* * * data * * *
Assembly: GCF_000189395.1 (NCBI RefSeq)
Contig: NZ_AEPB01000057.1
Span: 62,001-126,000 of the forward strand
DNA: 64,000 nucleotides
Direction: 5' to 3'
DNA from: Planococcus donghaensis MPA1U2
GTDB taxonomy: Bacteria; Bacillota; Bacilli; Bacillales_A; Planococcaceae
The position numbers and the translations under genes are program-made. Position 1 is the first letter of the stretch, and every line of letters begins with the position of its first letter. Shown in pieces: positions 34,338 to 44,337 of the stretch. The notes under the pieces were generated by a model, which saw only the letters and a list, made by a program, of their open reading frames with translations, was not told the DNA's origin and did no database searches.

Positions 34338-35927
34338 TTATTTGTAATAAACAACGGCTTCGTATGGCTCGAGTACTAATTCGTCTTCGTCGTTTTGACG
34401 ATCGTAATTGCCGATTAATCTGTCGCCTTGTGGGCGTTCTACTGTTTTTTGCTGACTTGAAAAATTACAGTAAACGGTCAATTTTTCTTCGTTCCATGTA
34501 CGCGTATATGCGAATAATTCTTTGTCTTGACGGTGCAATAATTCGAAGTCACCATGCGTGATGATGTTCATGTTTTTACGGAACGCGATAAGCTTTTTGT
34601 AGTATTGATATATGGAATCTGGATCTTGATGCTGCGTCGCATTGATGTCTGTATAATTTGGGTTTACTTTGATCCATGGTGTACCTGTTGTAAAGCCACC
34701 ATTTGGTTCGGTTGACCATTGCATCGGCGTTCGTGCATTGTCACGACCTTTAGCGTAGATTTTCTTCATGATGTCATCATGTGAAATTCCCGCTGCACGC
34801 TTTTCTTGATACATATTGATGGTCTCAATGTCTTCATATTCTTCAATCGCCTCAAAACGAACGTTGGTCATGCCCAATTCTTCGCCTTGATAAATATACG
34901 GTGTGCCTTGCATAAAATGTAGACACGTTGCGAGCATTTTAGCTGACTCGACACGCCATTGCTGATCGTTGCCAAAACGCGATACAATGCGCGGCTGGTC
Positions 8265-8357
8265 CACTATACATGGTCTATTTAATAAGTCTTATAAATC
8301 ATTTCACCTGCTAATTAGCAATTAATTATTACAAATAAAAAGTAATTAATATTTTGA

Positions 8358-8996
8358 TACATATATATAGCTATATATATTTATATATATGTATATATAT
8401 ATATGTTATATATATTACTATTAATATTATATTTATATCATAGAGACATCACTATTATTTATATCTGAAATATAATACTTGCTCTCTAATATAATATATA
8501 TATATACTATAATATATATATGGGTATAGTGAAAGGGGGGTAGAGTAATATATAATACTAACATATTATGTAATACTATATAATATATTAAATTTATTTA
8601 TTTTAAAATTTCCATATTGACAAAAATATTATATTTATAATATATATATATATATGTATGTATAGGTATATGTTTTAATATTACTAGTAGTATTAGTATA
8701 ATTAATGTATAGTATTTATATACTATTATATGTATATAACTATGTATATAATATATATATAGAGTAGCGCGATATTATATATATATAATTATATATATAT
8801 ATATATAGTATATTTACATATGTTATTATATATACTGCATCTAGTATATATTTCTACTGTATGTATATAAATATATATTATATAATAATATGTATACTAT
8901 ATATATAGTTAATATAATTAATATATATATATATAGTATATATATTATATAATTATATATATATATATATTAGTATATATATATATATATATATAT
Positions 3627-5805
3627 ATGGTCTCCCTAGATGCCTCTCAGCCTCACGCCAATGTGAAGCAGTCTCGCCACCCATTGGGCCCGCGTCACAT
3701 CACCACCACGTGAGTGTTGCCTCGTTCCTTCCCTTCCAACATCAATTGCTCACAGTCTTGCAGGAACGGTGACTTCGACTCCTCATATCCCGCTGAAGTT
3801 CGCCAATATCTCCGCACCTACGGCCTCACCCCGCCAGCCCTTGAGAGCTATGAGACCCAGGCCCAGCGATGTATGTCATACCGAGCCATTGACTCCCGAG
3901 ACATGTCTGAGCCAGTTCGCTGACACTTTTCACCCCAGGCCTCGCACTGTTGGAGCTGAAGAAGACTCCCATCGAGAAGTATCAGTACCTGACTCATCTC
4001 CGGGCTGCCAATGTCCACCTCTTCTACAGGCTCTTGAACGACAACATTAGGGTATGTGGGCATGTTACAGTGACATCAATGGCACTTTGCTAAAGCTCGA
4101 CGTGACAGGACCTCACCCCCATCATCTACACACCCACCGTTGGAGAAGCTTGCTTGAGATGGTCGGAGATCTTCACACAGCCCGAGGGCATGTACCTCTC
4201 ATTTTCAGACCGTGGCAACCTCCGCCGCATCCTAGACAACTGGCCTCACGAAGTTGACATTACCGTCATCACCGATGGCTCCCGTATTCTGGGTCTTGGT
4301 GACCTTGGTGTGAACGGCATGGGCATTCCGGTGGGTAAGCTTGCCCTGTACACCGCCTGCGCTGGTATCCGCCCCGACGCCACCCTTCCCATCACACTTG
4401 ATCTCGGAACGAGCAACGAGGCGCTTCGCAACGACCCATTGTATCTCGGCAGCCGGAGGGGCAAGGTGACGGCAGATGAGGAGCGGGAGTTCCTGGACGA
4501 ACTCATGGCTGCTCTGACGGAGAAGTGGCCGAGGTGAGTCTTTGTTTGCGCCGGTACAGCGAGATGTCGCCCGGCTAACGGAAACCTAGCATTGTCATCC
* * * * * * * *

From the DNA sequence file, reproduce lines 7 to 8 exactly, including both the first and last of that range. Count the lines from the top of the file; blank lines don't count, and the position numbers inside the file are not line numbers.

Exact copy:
GTDB taxonomy: Bacteria; Bacillota; Bacilli; Bacillales_A; Planococcaceae
The position numbers and the translations under genes are program-made. Position 1 is the first letter of the stretch, and every line of letters begins with the position of its first letter. Shown in pieces: positions 34,338 to 44,337 of the stretch. The notes under the pieces were generated by a model, which saw only the letters and a list, made by a program, of their open reading frames with translations, was not told the DNA's origin and did no database searches.